- Up to 3 billion people are projected to experience chronic water scarcity due to droughts at 2℃ warming, and up to 4 billion at 4℃ warming, mostly across the subtropics to mid-latitudes
- Projected flood damages may be up to two times higher at 2℃ warming and up to 3.9 times higher at 3℃, when compared with damages at 1.5℃
- Up to 18 percent of all those species assessed on land will be at high risk of extinction if the world warms 2℃ by 2100. If the world warms up to 4℃, roughly every second plant or animal species assessed will be threatened
- Even warming below 1.6℃ will see 8 percent of today’s farmland become climatically unsuitable for current activities by 2100.
Importantly, the interplay between these various impacts can potentially cascade into further risk.
Take Australia’s 2019-20 bushfires as an example. Climate change exacerbated drought and heatwaves, which generated catastrophic fire conditions causing over 18 million hectares to burn. The drought also reduced water availability for firefighting; the heat exhausted the firefighters in their protective clothing; and the fires generated their own fire weather, spreading the fire faster while also disrupting communications, power networks, and fuel and banking systems – all of which severely hampered the disaster response.
The fires also released huge amounts of carbon dioxide into the atmosphere, adding to warming and future fire risk.
2. Poor and marginalized communities are being hit the hardest
A key message from the report is how climate change increases inequities across the globe. Existing climate change impacts are already disproportionately hitting the poor and disadvantaged.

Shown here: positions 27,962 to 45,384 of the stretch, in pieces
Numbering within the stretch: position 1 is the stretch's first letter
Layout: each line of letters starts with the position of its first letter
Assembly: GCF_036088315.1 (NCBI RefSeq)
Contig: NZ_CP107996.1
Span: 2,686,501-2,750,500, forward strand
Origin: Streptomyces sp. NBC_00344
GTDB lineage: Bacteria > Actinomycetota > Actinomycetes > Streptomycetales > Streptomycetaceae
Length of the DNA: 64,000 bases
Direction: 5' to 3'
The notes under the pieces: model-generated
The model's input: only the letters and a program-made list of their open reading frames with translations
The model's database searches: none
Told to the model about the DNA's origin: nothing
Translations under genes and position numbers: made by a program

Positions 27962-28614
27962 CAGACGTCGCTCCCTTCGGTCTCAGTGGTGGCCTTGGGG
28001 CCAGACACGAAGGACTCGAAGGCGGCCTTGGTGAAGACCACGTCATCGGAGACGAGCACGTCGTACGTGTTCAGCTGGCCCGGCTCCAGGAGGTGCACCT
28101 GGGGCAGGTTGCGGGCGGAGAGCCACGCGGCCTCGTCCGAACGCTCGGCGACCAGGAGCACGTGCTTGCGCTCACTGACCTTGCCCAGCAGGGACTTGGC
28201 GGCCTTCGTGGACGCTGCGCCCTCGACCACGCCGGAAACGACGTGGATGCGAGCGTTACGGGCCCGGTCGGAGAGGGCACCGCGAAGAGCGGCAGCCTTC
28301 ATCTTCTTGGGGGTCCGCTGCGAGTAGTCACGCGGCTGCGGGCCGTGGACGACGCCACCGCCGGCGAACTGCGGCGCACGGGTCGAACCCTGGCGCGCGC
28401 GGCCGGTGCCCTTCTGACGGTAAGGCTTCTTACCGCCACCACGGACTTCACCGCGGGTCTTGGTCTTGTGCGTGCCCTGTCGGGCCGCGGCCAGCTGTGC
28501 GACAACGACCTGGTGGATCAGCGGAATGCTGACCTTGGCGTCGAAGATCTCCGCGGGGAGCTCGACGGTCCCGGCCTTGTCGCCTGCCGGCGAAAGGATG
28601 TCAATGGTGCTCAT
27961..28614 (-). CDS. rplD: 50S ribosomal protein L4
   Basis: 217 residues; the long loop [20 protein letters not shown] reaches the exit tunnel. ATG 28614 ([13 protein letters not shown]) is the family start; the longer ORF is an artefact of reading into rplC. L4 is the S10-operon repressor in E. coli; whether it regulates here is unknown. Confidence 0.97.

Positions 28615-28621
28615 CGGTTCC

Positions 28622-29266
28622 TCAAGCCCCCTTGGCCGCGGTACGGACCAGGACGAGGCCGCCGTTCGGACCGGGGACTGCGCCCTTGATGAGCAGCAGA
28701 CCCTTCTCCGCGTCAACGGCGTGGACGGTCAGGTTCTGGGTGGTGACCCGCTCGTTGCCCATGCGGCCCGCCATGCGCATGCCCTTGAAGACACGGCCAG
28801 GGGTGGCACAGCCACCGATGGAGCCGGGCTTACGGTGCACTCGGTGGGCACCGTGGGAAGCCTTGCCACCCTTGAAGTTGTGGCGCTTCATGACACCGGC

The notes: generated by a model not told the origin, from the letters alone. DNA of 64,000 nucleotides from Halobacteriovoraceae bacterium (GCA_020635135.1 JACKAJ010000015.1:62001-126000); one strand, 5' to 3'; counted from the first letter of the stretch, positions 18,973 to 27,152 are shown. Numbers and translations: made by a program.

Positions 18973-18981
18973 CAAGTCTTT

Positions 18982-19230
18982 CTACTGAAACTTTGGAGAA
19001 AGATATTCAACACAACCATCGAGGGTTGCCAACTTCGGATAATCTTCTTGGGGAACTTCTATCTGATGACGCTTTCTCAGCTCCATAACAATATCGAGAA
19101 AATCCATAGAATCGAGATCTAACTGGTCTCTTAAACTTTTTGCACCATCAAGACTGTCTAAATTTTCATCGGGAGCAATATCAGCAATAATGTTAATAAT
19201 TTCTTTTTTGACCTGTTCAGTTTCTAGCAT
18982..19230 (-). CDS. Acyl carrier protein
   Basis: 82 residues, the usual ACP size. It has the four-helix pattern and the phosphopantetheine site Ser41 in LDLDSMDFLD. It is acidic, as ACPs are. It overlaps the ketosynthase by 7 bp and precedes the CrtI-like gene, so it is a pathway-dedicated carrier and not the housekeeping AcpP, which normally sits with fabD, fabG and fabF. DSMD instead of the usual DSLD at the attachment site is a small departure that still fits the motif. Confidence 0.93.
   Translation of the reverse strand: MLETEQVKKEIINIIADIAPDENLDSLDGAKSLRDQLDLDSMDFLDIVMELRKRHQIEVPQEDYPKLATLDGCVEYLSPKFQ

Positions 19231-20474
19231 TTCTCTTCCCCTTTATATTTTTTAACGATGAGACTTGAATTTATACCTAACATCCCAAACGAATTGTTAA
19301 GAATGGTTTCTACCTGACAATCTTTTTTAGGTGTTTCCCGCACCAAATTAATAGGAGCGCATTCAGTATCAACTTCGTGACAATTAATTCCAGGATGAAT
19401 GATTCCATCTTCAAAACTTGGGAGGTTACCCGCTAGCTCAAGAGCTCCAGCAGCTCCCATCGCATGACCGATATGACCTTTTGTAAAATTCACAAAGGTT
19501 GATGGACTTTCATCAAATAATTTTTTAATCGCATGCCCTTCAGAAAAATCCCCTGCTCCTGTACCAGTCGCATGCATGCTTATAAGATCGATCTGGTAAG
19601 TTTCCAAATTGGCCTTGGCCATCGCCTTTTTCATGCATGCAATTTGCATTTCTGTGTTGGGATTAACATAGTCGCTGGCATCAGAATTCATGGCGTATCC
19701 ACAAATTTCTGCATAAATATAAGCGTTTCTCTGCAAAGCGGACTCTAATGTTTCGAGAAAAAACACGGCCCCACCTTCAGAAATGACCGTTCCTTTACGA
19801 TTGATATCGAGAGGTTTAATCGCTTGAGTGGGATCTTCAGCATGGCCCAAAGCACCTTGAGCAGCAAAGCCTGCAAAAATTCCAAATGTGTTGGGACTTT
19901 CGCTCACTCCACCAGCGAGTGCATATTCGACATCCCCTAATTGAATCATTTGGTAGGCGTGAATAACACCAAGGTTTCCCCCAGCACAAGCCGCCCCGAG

For example, reductions in food production have been greatest in those areas where poverty is already rife. This pattern is projected to worsen, with significant risk of large-scale food and nutrition insecurity.
As climate change proceeds, there will be ever-tightening limits on our capacity to adapt.
Across Africa, for example, the report found climate change has already reduced agricultural productivity growth by 34 percent since 1961 — more than any other region on the planet. Further warming will shorten growing seasons and the availability of water. In particular, warming above 2℃ will result in significant yield reductions for staple crops across most of the continent.
By 2050, reduced fish harvests could leave up to 70 million people in Africa vulnerable to iron deficiencies, up to 188 million for vitamin A deficiencies, and 285 million for vitamin B12 and omega-3 fatty acids.
Climate change is also a dire threat to lives and livelihoods in small island nations, such as in the Caribbean and Pacific. For example, the report found warming above 1.5℃ will see up to 90 percent of tropical coral reefs severely damaged. This jumps to 99 percent of coral reefs for warming over 2℃. Many rely on coral reef ecosystems for their livelihoods, and this will contribute to climate-related displacement, which is expected to increase.
And to rub salt into the wounds, developing nations, communities and people generally play only a negligible role in emitting the greenhouse gases driving the temperature up, with per capita emissions often only a tenth of those in developed nations.
3. Effective adaptation could help reduce climate costs and damages — but we’re not doing enough
To avoid the projected mounting losses, we require urgent, accelerated action to adapt to climate change.